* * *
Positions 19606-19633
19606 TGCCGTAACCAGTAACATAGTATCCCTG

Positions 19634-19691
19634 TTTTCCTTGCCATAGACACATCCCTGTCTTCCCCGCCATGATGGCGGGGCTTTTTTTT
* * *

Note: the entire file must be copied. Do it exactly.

Positions 19606-19633
19606 TGCCGTAACCAGTAACATAGTATCCCTG

Positions 19634-19691
19634 TTTTCCTTGCCATAGACACATCCCTGTCTTCCCCGCCATGATGGCGGGGCTTTTTTTT